It is well known that wildlife has an extraordinary ability to survive some of the harshest of conditions, but not all species are prepared to battle the winter elements. When the going gets tough, the tough sometimes go to sleep!
There’s no doubt the summer of 2018 will be remembered as one of the hottest and driest in living memory, with average temperatures over the peak period hitting 15.8°C – a pinch over the previous record of the mythical summer of 1976, when they averaged 15.77°C. While we humans sweltered, Mother Nature took it all in her stride, but wherever there are temperature extremes, there will be winners and losers.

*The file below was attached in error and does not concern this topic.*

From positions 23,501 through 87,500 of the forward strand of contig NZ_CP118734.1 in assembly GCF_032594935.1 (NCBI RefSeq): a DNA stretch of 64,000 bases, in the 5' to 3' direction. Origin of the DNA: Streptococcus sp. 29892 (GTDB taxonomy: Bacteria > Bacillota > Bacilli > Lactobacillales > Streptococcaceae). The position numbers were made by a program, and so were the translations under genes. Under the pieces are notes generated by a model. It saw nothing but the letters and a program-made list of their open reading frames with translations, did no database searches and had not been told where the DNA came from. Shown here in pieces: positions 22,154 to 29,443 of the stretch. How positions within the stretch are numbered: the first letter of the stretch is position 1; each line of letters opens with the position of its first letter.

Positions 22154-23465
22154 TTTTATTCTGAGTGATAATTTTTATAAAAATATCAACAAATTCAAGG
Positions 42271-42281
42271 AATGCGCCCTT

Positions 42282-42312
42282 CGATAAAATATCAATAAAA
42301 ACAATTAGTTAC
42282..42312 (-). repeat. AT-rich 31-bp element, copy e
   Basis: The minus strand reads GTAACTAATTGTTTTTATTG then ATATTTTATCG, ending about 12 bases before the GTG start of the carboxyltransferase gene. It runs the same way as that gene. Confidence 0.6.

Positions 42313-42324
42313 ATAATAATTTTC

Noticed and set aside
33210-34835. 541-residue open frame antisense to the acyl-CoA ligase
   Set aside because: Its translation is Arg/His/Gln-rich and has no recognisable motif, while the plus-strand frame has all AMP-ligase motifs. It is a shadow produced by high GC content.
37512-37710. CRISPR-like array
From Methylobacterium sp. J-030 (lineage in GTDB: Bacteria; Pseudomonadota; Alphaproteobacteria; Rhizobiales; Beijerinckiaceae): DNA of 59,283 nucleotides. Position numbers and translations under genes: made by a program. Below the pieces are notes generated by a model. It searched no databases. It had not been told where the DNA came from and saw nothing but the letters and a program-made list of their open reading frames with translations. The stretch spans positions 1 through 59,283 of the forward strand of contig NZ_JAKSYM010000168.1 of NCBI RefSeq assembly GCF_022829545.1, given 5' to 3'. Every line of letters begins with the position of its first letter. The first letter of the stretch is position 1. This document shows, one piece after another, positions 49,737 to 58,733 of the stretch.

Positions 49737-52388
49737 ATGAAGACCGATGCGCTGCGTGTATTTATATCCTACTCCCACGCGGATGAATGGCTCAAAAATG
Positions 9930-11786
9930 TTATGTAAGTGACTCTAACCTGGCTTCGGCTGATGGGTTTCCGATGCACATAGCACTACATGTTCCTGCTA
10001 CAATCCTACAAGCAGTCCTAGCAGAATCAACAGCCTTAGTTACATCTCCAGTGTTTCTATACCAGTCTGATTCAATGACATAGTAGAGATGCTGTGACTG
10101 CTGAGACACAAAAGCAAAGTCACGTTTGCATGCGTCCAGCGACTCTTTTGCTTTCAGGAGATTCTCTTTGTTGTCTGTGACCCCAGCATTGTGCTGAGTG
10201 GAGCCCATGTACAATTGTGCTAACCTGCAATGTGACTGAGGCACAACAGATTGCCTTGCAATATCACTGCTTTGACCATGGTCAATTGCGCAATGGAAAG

Autumn really is one of the best times to visit the Heart of England Forest, with nature launching its own magnificent variety show as the deciduous trees begin shut down for winter and their leaves offer up a palette of dazzling colours to delight visitors.
As autumn throws a cool, damp blanket over the Heart of England Forest, so conditions become right for a fantastic array of fungi to begin fruiting, but there’s so much more to fungi than first meets the eye.
This year’s Riverside Revelry organised by Barton villagers was held to raise funds for local charities including the Heart of England Forest.